How many times have you been relaxing, hanging out with your kids, and enjoying the great outdoors when your fun was interrupted by the uncontrollable itch from a mosquito bite?
Mosquitoes will bite when you least expect it—and at the worst time possible.
Mosquitos reside on every continent except Antarctica, plaguing people from the United States to Japan and everywhere in between. So, how can parents keep mosquitoes at bay?
We have to learn what attracts mosquitoes and how to repel them to best protect ourselves and our families.
Thankfully, science has the answers. Whether it’s open-sitting water, the color of your clothing, or your blood type, there are certain traits that can make you seem like a mosquito’s favorite treat from dawn to dusk.
What Really Attracts Mosquitoes?
Before we figure out how to keep mosquitos away, we need to know how they find us.
Mosquitoes use their sense of smell to seek out their victims, and smelly things tend to attract mosquitoes’ attention.
Some of mosquitoes’ favorite smells include:
- Body Odor
- Floral Scented Perfumes and Lotions
- Carbon Dioxide
There are many ways to keep mosquitoes, wasps, gnats, fruit flies, and other bugs away from our backyards and patios, whether you're dealing with smaller spaces or an acre.
You can try to trap them with fancy devices or repel them with your favorite ultraviolet light lantern as much as you like, but sometimes it seems like there's nothing we can do to keep them away. Think of all the fans, UV lights, bug zappers with a mosquito attractant cartridge, and electric coils we have tried with varying degrees of success.
We try to add on more things to scare them off without thinking about what’s drawing them in. No matter how strong your light bulb is, that usually doesn’t work very well.
Mosquitoes are one of society’s many minor menaces. But knowing what draws them in gives you the knowledge to repel them accurately.
In addition to smells, mosquitoes can find you through body temperature, pregnancy, blood type, and more.
Let’s get into each of these mosquito homing devices in a little more detail.
Your body temperature is a giant, waving flag to mosquitos. However, they can only sense warmer body temperatures at close range.
If you have a warm body temperature and get within a few square feet, mosquitoes will fly straight to you.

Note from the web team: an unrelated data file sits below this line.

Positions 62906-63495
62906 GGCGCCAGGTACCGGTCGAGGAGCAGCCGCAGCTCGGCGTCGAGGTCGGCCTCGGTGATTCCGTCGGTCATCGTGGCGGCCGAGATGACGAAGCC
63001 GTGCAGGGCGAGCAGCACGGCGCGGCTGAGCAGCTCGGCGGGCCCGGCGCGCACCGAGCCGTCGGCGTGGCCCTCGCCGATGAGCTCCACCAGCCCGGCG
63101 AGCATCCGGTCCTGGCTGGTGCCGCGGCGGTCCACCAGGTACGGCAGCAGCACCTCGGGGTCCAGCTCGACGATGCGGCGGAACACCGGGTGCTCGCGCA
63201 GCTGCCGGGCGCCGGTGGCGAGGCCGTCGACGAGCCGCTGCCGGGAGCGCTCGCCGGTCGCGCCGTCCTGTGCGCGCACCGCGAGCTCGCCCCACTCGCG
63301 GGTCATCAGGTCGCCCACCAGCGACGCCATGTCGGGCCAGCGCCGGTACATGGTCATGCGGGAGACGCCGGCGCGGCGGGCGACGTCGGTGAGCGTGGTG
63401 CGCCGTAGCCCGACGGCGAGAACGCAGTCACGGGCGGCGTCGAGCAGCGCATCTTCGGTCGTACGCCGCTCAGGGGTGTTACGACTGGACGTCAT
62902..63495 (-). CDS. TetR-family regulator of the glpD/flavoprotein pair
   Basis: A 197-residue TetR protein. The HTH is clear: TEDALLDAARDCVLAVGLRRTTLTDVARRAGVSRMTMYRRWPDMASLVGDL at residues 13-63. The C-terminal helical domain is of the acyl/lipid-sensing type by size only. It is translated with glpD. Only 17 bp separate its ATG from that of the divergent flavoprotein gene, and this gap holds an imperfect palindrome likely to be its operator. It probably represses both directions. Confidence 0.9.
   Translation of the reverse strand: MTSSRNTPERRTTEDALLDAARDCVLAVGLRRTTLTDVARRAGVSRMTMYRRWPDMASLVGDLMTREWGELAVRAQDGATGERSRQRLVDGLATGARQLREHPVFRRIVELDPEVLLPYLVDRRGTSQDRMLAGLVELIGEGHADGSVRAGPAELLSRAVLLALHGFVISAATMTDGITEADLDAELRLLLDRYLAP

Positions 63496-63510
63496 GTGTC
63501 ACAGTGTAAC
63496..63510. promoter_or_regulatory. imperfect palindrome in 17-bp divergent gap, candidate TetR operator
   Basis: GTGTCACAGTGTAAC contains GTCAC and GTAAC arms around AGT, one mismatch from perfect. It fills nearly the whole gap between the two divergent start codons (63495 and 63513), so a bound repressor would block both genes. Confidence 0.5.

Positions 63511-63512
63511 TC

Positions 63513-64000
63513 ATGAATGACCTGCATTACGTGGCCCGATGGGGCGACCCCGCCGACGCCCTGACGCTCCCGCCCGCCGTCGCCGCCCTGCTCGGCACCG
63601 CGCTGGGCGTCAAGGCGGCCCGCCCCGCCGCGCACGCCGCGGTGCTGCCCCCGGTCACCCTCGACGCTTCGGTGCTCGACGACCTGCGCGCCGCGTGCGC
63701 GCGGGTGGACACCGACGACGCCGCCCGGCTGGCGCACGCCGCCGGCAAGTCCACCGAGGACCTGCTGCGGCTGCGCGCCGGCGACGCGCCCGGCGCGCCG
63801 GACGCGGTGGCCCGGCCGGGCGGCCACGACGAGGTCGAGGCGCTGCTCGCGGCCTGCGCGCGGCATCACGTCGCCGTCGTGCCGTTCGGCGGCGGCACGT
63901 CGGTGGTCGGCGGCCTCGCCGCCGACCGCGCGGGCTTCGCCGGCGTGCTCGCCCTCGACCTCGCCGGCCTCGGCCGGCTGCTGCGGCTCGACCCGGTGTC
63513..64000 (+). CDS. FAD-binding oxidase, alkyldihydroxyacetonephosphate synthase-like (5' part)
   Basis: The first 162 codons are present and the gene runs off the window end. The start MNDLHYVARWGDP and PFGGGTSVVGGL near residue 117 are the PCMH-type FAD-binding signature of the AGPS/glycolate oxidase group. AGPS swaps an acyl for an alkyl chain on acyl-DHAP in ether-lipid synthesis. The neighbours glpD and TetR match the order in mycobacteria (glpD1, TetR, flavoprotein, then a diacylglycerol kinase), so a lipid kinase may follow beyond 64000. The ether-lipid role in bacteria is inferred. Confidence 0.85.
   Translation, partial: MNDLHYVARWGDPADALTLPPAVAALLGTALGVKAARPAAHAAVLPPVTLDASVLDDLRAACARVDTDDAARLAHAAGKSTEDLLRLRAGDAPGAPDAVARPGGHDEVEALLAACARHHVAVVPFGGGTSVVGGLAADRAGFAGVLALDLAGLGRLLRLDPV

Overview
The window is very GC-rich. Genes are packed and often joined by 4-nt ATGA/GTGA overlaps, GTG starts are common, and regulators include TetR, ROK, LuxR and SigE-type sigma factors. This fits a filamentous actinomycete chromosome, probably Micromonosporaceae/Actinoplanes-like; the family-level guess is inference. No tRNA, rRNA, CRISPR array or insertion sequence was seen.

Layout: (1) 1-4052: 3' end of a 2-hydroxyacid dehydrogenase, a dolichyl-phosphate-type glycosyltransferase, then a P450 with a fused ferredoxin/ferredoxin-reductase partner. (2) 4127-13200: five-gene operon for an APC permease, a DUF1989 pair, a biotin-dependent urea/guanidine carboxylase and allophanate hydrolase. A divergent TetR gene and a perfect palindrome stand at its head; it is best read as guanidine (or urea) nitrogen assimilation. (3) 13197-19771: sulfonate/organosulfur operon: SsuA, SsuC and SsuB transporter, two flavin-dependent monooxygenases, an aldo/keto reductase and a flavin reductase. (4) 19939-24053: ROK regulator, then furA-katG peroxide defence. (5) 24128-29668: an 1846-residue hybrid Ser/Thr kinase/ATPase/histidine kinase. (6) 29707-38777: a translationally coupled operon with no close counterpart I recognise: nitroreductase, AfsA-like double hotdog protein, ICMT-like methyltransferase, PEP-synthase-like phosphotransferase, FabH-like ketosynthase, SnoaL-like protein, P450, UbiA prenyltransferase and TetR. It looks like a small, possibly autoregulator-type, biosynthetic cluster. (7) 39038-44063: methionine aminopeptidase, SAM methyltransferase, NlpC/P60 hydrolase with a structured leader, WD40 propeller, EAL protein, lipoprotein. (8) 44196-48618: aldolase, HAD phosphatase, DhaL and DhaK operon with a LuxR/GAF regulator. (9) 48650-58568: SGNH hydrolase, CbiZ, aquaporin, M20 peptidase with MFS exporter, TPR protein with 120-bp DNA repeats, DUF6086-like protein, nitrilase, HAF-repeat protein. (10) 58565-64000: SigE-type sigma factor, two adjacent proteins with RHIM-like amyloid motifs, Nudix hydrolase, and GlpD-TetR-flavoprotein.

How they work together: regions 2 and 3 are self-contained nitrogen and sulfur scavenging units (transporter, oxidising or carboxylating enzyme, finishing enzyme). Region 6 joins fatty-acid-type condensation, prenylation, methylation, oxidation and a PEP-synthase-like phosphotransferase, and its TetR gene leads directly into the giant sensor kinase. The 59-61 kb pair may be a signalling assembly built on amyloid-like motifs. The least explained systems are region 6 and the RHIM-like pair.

This warmer body temperature usually comes hand in hand with exercise—like the fun family hikes you love. Thankfully, there are effective repellents that can help mask your natural scent.
Being pregnant means you are almost twice as likely to be bitten by a mosquito. Pregnant women breathe faster and more frequently, which leads to a higher body temperature. As we know, the hotter you are, the more mosquito bites you’ll endure.
Blood type can also drive mosquitoes wild.
Along with being the most universal blood type, O blood is the most delicious to mosquitoes. Type B blood comes in second, and Type A blood comes in third.
Congrats, AB blood-havers—your blood is the least attractive to these annoying pests.
The difference comes down to your blood type’s amount of antigens, which differ from type to type. O blood is the only blood type devoid of antigen entirely, which is why mosquitoes love it the most.
The clothing you wear can also attract mosquitoes. Floral clothes and dark colors such as navy, black, and red are more easily seen by the mosquitoes' weak eyesight.
Also, keep in mind that mosquitoes can bite through tight clothing—even denim! Rather than just wearing long sleeves and pants, your family is better off wearing loose clothing to protect themselves.
Common hotspots for mosquito bites are ankles and feet, where certain types of bacteria tend to colonize.
Thankfully, bacteria can also help the cause. A wider variety of bacteria spread across your body can actually deter mosquitoes. Don’t let your kids convince you this means skipping bathtime is the way to go—body odor is a major smell that draws in mosquitoes to a food source.
Why Do Some People Get Bitten By Mosquitoes More Than Others?
Some days, it feels like you are the mosquitoes’ prime target. There are a few factors that have been found to be the most appetizing to mosquitoes.